So Avatar, James Cameron’s much hyped, reportedly groundbreaking 3D sci-fi epic, has finally reached the big screen. What has Cameron been up to in the dozen years since Titanic? What has he spent upwards of $240 million creating? And does the 3D give you a headache?
The last bit is easy. No, it doesn’t, at least as far as I was concerned. For me, watching the movie was eye popping without being eye aching, and as immersive an experience as Cameron has been promising – which probably goes some way to answering those other questions. Cameron has been spending time and money getting the technology right.
He’s also been spending an awful lot of time cooking up an elaborate sci-fi adventure story that will delight many but repel others – how this particular equation works out will determine just how big a blockbuster the movie turns out to be. My guess is that the box-office take will be huge but not Titanic.
As for that elaborate story, well it’s set in 2154, 145 years into the future. In the intervening years, humanity has apparently trashed our planet (it took us that long?) and the only solution to Earth’s catastrophic energy crisis is a rare mineral called unobtanium (dig the name) that is found on a distant planet (actually a moon) called Pandora.
A rapacious corporation, backed by a private army, is exploiting the mineral, but Pandora’s hostile environment and its understandably disgruntled indigenous people, the Na’vi, are slowing things down. To get around these obstacles, the corporation has created a number of genetically engineered human-Na’vi hybrids, or avatars, that can withstand the planet’s toxic atmosphere.
These avatars resemble the Na’vi themselves – 10-feet-tall humanoids with blue-skin and a long tail – but they are remotely controlled by individual human drivers who share part of the avatar’s unique DNA and can plug themselves from a distance into the avatar’s consciousness.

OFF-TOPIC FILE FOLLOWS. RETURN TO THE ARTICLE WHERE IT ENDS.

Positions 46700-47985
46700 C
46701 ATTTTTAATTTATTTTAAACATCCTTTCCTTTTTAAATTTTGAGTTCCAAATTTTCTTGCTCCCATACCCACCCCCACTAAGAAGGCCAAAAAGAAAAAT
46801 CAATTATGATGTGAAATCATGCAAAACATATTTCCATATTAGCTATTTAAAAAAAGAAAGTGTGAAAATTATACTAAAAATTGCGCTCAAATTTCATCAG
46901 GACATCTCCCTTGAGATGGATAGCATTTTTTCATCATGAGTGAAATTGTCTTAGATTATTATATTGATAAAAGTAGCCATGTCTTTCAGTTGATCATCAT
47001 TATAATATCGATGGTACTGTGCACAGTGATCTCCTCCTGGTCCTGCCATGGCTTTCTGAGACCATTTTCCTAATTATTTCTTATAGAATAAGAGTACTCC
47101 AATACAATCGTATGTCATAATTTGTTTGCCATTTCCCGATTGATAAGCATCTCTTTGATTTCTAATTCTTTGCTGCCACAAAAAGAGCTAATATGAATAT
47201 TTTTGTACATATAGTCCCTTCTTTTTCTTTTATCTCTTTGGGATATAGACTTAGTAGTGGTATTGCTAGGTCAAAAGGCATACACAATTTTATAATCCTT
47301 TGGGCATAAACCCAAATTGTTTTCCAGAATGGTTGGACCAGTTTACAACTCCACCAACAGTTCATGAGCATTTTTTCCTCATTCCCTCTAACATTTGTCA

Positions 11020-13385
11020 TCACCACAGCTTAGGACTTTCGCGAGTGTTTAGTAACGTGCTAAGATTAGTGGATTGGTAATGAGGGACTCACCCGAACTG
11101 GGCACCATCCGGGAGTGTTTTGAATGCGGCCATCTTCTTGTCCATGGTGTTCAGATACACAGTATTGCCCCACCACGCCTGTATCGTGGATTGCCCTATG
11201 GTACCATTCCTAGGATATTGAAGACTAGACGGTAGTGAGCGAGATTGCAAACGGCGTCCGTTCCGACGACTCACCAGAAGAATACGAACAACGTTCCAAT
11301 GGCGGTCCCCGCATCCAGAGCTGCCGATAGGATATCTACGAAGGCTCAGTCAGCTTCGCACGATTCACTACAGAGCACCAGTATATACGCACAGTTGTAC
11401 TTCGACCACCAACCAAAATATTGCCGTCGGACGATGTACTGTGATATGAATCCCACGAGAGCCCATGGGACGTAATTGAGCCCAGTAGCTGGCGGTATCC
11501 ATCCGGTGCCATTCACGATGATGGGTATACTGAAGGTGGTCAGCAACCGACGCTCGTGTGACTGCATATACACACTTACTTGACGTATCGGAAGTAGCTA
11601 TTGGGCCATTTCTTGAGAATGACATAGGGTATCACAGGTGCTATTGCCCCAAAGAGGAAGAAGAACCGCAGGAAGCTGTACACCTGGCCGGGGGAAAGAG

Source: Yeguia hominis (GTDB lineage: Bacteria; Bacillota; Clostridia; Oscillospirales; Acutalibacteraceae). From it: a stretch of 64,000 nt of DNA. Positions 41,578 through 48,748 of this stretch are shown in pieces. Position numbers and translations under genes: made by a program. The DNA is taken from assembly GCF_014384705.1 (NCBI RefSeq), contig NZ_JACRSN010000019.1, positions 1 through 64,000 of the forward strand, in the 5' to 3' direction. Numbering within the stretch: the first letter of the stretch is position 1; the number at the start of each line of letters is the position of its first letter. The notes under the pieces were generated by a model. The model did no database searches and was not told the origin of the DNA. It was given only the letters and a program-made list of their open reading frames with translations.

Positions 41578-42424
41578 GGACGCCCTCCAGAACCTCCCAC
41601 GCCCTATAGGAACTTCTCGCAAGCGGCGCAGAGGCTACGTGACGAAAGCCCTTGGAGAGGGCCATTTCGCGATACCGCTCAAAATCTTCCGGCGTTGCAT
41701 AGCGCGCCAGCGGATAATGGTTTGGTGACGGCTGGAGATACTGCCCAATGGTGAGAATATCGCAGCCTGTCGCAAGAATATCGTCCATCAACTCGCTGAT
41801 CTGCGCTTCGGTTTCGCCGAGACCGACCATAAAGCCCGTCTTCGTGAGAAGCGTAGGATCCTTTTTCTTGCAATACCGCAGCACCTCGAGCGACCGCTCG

Sam Worthington’s paraplegic ex-marine, Jake Sully, is one of the drivers, chosen because he shares his genetic makeup with his recently deceased boffin twin brother. The scientist who runs the avatar programme, Sigourney Weaver’s Grace Augustine, is none too pleased to have a ‘jarhead dropout’ on board her team, but when Jake inhabits his avatar for the first time, he is thrilled to regain the virtual use of his legs.
Jake’s first venture into the jungles of Pandora, however, sees him get stranded and left behind by his colleagues. No one expects him to survive the night, but he’s rescued by a beautiful Na’vi female, Neytiri (Zoe Saldana), and she introduces him to her clan, whose home is right on top of the planet’s richest seam of unobtanium.
The corporation, and its gung-ho head of security, Colonel Miles Quaritch (Stephen Lang), are delighted to have an inside man to help expedite their plan to remove the Na’vi from their land, but as Jake spends longer with the clan and learns their ways and skills he goes increasingly native.
Watching Jake’s journey through our 3D glasses, we’re with him every step of the way, so that by the time of the film’s climactic battle we’re all rooting for the blue-skinned aliens to prevail against the greedy, warlike humans.
Scratch beneath the blue skin and you see that Cameron has created a sci-fi allegory of the USA’s bellicose treatment of indigenous peoples down the ages – from the Native Americans to the Vietnamese and beyond. (Insert other colonial oppressors and aboriginal victims, as you prefer.)
Audiences won’t be going to Avatar for its political subtext, however, or for its ecological warnings or Gaia-like spiritual leanings. They’ll be going for its virtual-reality thrills. Fortunately, Cameron really does deliver. The 3D is more involving than anything I’ve previously encountered – and not because Cameron is continually thrusting objects in our faces. The effect that impressed me the most was the sensation of things moving towards the screen rather than out from it.
The film’s most-breathtaking moments, for me, weren’t the soaring rides on dragon-like winged creatures or the vertiginous climbs up the sides of floating mountains (nicked from 1970s Roger Dean album covers, surely), exciting though they undoubtedly are. No, what wowed me the most was seeing wispy floating seeds drift past my ear and sail away from me, leaving me with the feeling that I was deep in the heart of Pandora’s lush jungles – and of Cameron’s imagination.
On general release from 17th December.
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